In addition, American chestnut restoration efforts and chestnut production are under threat from the invasive Asian chestnut gall wasp. Geographic range expansion of the gall wasp is being documented, as is recruitment of native and introduced natural enemies.
In collaboration with the Wildlife Ecology lab in the Department of Forestry, fecal samples from Rafinesque's big-eared bat were field collected and DNA-based analysis of diet is progressing. Techniques to determine nutritive content of prey Lepidoptera (bomb calorimetry) is under development.
Exotic species affect native taxa, alter ecological interactions, and potentially alter ecosystem function. Eastern hemlock riparian zones support more abundant, taxa-rich benthic macroinvertebrate communities. The shredder guild is more abundant in hemlock streams, perhaps because eastern hemlock litter input is more consistent throughout the growing season. The effect of varying litter input on benthic macroinvertebrates is under further investigation. Four terrestrial arthropod taxa, Isopoda, Diplopoda, Formicidae, and Staphylinidae, are more abundant in deciduous dominated riparian zones.
The predator Laricobius nigrinus is effective against hemlock woolly adelgid and demonstrates a positive functional response that is not affected by hemlock species. The amount of adelgid consumed by L. nigrinus does not differ between eastern, western, and Chinese hemlock. Resistance to the hemlock woolly adelgid varies across hemlock species, and the mechanism of this resistance also varies. Among the resistant Asian hemlocks, Chinese hemlock is unsuitable at all stages of adelgid development, whereas the northern Japanese hemlock is initially acceptable, but is not suitable for complete adelgid development.
The Asian chestnut gall wasp is now found in eleven states in the U.S. Eight previously unreported parasites have been collected, and an introduced parasite is well established. Fecundity of adult females declines with age, as does the size of individual eggs (a measure of fitness). Interactions between the gall wasp and a stem cankering fungus reduces the fitness of the host, enhances the fitness of the fungus, but has no impact on gall wasp fitness.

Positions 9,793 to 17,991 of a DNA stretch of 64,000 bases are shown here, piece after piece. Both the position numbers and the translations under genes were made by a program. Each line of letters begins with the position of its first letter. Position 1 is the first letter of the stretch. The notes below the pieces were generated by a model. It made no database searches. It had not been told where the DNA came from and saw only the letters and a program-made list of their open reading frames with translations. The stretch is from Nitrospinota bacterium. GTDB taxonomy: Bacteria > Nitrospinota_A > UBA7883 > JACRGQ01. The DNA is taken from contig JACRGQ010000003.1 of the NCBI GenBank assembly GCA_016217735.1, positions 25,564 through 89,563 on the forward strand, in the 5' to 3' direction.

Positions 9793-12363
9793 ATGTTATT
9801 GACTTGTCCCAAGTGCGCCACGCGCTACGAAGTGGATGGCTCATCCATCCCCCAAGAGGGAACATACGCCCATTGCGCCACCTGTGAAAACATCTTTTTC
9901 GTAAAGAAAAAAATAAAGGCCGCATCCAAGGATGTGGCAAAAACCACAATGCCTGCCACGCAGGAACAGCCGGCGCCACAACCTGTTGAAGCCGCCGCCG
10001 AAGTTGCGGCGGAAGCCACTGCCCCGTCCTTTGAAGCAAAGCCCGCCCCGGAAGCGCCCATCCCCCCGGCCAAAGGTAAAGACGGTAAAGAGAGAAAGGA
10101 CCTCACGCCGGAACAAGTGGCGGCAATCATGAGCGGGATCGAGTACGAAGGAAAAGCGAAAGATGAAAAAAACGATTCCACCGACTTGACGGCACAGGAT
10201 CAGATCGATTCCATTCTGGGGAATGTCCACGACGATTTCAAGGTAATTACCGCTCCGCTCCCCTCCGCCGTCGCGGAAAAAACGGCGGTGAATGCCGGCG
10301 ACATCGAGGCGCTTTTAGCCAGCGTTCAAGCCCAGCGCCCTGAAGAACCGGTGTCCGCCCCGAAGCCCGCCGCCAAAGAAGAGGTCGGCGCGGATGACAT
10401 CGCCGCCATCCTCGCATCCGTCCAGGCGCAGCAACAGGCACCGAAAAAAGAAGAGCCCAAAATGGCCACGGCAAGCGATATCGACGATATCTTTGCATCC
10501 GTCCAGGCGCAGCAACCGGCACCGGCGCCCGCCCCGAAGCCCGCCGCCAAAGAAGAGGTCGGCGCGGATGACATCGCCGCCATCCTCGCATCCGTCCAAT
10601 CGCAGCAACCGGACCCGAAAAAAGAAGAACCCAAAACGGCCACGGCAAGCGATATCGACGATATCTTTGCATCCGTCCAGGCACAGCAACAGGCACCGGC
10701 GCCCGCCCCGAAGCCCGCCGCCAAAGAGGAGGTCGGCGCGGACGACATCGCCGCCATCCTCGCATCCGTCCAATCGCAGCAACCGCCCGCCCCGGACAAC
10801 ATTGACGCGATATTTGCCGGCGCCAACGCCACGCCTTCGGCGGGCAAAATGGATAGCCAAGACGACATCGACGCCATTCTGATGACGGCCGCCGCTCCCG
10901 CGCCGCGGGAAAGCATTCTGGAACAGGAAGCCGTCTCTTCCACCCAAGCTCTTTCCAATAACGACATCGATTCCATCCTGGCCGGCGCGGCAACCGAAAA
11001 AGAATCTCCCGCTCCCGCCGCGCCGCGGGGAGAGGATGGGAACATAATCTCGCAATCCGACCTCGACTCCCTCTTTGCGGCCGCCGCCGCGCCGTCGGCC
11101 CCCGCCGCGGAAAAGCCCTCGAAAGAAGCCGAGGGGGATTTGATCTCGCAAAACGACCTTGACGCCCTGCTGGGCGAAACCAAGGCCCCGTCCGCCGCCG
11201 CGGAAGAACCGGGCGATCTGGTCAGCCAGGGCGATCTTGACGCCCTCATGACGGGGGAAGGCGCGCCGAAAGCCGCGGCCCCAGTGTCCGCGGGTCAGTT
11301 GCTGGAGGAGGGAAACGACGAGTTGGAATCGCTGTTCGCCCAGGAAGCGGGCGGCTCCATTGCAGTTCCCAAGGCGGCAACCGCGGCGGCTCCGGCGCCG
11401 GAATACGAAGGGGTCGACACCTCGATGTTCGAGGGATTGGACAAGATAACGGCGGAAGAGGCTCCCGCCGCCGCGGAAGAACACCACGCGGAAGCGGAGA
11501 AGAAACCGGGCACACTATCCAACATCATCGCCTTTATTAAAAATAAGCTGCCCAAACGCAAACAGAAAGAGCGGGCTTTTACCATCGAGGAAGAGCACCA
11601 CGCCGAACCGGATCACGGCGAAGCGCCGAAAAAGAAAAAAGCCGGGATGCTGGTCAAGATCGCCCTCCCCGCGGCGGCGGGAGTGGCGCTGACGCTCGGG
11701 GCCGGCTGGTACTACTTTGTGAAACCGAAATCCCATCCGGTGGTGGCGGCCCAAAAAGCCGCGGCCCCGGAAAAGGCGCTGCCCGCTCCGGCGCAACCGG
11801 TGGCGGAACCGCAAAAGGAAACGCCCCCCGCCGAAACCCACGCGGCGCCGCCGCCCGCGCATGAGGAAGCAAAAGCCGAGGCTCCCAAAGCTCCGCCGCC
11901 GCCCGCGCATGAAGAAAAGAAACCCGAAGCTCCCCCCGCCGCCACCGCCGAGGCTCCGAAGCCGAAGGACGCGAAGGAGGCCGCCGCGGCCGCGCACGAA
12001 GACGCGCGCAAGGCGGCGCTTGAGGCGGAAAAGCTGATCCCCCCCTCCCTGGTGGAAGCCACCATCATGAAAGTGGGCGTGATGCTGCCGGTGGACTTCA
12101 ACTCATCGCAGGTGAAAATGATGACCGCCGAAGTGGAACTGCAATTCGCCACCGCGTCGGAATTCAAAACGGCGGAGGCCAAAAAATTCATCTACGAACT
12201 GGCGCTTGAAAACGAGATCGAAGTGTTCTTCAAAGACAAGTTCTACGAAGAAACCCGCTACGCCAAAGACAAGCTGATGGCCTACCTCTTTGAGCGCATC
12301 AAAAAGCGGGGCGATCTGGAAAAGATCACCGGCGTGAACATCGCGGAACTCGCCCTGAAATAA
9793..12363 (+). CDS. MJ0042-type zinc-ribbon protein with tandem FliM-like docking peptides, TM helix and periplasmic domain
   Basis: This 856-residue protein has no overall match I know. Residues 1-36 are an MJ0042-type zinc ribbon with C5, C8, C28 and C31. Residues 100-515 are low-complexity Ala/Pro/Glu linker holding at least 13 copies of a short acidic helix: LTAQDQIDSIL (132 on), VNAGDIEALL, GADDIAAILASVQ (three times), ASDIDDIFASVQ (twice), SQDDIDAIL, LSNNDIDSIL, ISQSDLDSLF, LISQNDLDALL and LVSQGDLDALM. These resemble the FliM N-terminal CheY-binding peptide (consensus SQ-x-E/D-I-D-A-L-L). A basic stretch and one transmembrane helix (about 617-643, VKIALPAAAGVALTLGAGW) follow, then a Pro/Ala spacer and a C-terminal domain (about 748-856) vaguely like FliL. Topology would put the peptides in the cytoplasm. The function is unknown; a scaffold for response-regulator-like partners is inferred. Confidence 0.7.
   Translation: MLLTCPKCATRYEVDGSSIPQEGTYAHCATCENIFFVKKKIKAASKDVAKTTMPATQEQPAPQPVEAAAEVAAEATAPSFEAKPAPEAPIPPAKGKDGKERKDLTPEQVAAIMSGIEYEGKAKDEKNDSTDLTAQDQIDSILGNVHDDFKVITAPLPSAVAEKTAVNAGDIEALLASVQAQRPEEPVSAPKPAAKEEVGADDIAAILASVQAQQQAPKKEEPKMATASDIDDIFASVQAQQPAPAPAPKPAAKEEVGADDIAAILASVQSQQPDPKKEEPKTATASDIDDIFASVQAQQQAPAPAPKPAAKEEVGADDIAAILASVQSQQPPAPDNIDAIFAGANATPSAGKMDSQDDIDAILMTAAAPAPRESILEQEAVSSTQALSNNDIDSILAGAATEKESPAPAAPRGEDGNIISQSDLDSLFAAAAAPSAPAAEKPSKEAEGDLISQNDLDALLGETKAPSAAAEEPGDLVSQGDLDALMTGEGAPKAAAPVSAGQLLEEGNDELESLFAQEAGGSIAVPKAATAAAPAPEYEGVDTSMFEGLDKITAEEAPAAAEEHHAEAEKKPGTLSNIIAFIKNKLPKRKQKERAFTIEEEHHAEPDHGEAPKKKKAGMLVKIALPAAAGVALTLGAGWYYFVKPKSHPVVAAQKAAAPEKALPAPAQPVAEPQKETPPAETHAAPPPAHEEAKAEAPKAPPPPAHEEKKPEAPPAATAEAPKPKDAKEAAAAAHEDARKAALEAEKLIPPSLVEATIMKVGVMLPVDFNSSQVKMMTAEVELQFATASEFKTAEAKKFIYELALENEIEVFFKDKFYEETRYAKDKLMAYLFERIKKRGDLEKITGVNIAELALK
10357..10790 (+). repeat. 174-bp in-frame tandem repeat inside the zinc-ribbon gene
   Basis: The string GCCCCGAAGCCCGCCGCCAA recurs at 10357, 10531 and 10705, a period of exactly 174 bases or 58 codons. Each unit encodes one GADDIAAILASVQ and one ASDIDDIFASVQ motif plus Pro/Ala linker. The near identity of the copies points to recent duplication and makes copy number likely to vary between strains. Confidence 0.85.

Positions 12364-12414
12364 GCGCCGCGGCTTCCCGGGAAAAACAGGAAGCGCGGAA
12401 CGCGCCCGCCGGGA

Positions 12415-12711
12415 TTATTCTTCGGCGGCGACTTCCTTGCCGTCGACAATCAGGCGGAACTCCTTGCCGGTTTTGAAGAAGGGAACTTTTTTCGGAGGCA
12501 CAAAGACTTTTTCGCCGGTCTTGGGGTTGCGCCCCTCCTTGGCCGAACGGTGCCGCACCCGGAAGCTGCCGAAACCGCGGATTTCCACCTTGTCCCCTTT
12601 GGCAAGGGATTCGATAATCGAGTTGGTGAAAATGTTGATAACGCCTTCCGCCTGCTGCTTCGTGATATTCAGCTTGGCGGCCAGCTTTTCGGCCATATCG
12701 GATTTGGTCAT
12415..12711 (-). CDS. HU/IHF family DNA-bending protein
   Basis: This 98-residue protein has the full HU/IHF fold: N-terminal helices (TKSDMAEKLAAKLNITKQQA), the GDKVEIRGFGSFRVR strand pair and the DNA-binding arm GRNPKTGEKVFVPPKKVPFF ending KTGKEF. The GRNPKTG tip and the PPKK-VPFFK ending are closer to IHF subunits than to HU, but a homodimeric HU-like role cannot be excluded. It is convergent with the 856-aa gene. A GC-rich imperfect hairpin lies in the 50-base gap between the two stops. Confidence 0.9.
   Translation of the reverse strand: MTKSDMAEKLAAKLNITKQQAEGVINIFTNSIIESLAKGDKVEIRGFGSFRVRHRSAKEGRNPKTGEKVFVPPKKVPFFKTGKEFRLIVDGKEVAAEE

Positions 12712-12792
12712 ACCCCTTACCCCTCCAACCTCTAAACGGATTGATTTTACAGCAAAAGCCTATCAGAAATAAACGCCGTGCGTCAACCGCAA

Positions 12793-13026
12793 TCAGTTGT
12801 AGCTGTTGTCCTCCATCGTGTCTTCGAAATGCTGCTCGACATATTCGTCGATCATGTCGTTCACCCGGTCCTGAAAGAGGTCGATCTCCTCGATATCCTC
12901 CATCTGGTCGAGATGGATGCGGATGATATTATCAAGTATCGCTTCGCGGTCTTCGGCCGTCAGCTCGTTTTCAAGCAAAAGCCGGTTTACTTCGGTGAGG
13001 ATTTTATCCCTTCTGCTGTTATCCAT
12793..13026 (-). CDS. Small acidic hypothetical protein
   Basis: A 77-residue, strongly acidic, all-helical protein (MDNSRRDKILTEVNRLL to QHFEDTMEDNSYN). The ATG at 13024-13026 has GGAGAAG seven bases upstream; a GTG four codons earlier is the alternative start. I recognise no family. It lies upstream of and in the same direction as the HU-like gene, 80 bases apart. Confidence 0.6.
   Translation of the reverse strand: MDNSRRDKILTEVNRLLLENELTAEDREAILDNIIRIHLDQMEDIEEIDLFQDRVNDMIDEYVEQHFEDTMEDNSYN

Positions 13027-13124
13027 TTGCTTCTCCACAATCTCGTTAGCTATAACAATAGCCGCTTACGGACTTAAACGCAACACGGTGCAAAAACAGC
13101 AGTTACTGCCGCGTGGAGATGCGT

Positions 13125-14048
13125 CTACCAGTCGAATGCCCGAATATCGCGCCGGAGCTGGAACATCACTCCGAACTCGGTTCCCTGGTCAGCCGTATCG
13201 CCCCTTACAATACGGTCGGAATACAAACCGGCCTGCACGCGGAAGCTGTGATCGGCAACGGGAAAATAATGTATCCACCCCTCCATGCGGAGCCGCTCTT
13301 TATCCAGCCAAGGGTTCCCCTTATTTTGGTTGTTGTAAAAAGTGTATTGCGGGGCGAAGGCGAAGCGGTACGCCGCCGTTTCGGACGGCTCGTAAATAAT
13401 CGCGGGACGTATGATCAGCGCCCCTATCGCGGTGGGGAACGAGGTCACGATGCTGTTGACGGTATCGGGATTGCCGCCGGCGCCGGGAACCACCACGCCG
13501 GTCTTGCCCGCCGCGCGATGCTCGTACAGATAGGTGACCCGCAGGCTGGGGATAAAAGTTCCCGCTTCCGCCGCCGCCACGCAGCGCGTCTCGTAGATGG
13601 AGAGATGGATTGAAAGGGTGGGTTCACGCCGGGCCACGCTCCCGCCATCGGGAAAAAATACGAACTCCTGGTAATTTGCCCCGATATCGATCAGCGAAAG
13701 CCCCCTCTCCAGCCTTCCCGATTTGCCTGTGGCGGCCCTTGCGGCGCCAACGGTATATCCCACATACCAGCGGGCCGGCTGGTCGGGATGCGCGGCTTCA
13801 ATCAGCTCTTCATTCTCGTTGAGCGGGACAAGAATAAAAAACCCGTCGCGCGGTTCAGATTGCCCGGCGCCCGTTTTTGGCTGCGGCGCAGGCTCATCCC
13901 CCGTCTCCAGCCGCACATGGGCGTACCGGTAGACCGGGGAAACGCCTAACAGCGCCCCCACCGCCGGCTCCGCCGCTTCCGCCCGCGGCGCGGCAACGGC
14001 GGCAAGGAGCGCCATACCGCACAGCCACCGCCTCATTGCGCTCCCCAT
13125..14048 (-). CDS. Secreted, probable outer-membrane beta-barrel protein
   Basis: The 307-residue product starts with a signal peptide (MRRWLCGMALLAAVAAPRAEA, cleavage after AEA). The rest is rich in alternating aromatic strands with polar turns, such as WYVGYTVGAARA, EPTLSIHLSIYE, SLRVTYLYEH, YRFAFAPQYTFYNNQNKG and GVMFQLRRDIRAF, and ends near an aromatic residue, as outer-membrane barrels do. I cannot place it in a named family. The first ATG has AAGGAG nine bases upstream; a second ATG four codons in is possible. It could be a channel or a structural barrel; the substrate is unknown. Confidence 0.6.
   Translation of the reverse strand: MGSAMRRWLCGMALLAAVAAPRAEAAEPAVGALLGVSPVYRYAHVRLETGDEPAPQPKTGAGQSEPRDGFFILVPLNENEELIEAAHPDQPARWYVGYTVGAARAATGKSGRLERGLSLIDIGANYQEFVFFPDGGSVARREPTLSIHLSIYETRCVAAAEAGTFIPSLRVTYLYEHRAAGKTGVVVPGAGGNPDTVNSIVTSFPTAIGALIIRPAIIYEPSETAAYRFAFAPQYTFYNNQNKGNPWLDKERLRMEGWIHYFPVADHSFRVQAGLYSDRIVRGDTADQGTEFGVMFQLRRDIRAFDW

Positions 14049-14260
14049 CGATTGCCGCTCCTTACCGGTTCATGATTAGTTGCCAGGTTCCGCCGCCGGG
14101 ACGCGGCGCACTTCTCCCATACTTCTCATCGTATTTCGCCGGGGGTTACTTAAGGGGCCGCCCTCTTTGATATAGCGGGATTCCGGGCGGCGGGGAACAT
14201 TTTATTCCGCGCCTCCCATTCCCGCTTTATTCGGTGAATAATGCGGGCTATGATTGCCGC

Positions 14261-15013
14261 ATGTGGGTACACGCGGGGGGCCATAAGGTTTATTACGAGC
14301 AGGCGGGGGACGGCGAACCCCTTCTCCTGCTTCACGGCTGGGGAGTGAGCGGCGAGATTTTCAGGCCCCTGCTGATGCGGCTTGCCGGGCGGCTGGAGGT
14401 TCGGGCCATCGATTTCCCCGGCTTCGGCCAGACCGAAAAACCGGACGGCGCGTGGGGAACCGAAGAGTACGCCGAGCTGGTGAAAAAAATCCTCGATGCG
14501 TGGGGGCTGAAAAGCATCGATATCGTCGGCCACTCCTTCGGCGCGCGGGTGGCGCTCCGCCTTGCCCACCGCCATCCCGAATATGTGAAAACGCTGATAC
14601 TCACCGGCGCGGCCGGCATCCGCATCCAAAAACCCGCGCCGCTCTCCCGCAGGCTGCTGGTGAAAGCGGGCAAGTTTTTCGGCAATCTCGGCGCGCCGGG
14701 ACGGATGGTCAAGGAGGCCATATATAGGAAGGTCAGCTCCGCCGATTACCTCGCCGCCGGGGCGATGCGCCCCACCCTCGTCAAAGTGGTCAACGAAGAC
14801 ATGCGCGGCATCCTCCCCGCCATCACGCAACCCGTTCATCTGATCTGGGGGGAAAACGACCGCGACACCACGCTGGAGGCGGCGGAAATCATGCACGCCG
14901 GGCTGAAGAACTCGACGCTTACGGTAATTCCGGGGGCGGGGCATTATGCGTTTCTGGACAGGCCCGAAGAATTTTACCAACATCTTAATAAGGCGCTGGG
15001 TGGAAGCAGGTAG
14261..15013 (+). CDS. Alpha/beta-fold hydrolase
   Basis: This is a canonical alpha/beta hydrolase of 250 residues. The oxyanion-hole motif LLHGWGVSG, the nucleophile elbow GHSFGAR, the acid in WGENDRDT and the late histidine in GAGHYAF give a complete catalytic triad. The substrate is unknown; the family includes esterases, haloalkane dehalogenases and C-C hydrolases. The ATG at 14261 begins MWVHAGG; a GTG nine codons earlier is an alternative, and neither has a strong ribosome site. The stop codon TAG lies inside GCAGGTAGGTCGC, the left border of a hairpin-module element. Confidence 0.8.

Clark, J.T., S. Fei, L. Liang, and L.K. Rieske. 2012. Mapping eastern hemlock: Comparing classification techniques to evaluate susceptibility of a fragmented and valued resource to an exotic invader, the hemlock woolly adelgid. Forest Ecology and Management 266: 216-222.
Cooper, W.R. and L.K. Rieske. 2011. Chestnut species and jasmonic acid treatment influence development and community interactions of galls produced by the Asian chestnut gall wasp, Dryocosmus kuriphilus. Journal of Insect Science 11:140; available online: insectscience.org/11.140.
Dodd, L.E., M.J. Lacki, and L.K. Rieske. 2011. Habitat associations of Lepidoptera in the Ozark Mountains of Arkansas. Journal of the Kansas Entomological Society. page numbers not avail.
Spaulding, H.L. and L.K. Rieske. 2011. A glimpse at future forests: predicting the effects of Phytophthora ramorum on high-risk forests of southern Appalachia. Biological Invasions 13: 1367-1375.